Rytis Rytis - 1 year ago 48
C Question

C language. How to find the maximum minimum. (2D arrays)

I have written code that allows you to enter one dimension of a NxN double array. It will then print random numbers in a 2D array and it finds the maximum and minimum number of each row. It then prints them and their coordinates (row and column).

I have altered my code in such a way that it finds the minimum number of the maximum. I now don't know how to find it's coordinates

My code is as follows:

int N, i, j, min=1000, max, m , o;
time_t t;
int masyvas[100][100], minmax[100];
printf("Enter one dimension of a NxN array\n");
scanf("%d", &N);

srand((unsigned) time(&t));
for (i=0; i<N; i++)
for (j=0; j<N; j++)
masyvas[i][j] = rand() % 10;
printf("%4d", masyvas[i][j]);


int k, l, idkeymax, idkeymin;
for(k=0; k<N; k++)

for(l=0; l<N; l++)



for(m=0; m<N; m++)

printf("maziausias skaicius tarp didziausiu yra %d eiluteje %d stulpelyje %d\n",min);

Answer Source

Here's the pseudo code of what you need to do.

for row in grid {
    row_max = max_in_row(row)
    grid_min = min(grid_min, row_max)

Step one is to write a routine that finds the max and location in a list. You could do this as one big function, but it's much easier to understand and debug in pieces.

You also need the index where it was found. Since C can't return multiple values, we'll need a struct to store the number/index pair. Any time you make a struct, make routines to create and destroy it. It might seem like overkill for something as trivial as this, but it will make your code much easier to understand and debug.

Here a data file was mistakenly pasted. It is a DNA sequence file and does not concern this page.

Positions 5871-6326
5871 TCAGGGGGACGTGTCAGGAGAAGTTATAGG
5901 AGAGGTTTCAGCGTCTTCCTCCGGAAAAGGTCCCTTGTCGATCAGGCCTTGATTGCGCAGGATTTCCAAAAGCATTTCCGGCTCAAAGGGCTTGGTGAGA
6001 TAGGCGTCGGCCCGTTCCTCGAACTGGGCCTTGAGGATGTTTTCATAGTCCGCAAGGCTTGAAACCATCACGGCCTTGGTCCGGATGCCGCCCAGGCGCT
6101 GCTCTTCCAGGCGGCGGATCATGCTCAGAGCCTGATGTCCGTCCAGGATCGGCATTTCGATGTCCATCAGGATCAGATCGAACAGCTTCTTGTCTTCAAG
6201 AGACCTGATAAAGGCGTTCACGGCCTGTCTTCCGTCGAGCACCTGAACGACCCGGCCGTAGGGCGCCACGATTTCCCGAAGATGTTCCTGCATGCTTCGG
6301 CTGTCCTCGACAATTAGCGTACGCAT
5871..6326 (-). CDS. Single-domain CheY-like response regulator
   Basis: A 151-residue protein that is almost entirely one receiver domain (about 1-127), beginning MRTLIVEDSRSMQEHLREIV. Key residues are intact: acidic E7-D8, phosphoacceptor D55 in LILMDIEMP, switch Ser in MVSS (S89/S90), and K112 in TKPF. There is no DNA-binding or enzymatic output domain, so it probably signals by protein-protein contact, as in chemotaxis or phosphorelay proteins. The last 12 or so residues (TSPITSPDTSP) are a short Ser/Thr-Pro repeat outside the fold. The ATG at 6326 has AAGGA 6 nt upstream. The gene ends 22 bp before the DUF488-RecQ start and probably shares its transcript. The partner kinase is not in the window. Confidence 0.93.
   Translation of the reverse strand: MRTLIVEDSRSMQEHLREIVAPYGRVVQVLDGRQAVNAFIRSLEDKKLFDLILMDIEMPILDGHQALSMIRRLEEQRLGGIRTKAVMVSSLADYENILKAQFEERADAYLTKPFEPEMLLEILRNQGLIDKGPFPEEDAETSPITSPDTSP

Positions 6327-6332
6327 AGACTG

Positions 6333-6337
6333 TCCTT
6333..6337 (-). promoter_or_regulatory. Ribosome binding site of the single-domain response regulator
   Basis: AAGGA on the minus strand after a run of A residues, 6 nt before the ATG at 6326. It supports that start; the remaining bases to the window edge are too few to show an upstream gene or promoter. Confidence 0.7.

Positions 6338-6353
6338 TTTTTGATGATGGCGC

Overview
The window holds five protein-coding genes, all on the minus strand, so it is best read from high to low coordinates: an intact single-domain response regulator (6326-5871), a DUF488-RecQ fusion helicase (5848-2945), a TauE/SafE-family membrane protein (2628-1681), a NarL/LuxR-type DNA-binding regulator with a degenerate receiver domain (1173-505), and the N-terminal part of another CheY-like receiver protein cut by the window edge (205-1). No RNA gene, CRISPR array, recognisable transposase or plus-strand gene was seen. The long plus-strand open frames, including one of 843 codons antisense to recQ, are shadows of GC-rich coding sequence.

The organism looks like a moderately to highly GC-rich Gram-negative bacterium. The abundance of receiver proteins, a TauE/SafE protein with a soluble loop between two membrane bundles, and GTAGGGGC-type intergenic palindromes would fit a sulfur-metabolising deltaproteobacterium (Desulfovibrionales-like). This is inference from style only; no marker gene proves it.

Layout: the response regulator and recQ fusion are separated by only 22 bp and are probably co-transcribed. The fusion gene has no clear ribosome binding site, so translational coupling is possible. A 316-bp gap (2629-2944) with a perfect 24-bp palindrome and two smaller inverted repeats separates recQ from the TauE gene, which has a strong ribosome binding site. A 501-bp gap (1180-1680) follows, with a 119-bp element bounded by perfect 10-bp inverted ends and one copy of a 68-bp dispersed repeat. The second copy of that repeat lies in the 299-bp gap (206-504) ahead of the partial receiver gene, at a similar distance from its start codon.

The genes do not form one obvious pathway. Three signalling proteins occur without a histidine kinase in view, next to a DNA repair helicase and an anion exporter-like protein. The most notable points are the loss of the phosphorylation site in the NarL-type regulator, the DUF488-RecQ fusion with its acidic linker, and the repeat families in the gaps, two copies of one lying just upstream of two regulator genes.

typedef struct {
    int num;
    size_t idx;
} Int_Location_t;

static Int_Location_t* Int_Location_new() {
    return calloc(1, sizeof(Int_Location_t));

static void Int_Location_destroy( Int_Location_t* loc ) {

Now we can make a little function that finds the max number and position in a row.

static Int_Location_t* max_in_row(int *row, size_t num_rows) {
    Int_Location_t *loc = Int_Location_new();

    /* Start with the first element as the max */
    loc->num = row[0];
    loc->idx = 0;

    /* Compare starting with the second element */
    for( size_t i = 1; i < num_rows; i++ ) {
        if( row[i] > loc->num ) {
            loc->num = row[i];
            loc->idx = i;

    return loc;

Rather than starting with some arbitrary max or min, I've used an alternative technique where I set the max to be the first element and then start checking from the second one.

Now that I have a function to find the max in a row, I can now loop over it, get the max of each row, and compare it with the minimum for the whole table.

int main() {
    int grid[3][3] = {
        {10, 12, 15},
        {-50, -15, -10},

    int min = INT_MAX;
    size_t row = 0;
    size_t col = 0;

    for( size_t i = 0; i < 3; i++ ) {
        Int_Location_t *max = max_in_row(grid[i], 3);
        printf("max for row %zu is %d at %zu\n", i, max->num, max->idx);

        if( max->num < min ) {
            min = max->num;
            col = max->idx;
            row = i;


    printf("min for the grid is %d at row %zu, col %zu\n", min, row, col);

I used a different technique for initializing the minimum location, because getting the first maximum would require repeating some code in the loop. Instead I set min to the lowest possible integer, INT_MAX from limits.h which is highest possible integers. This allows the code to be used with any range of integers, there are no restrictions. This is a very common technique when working with min/max algorithms.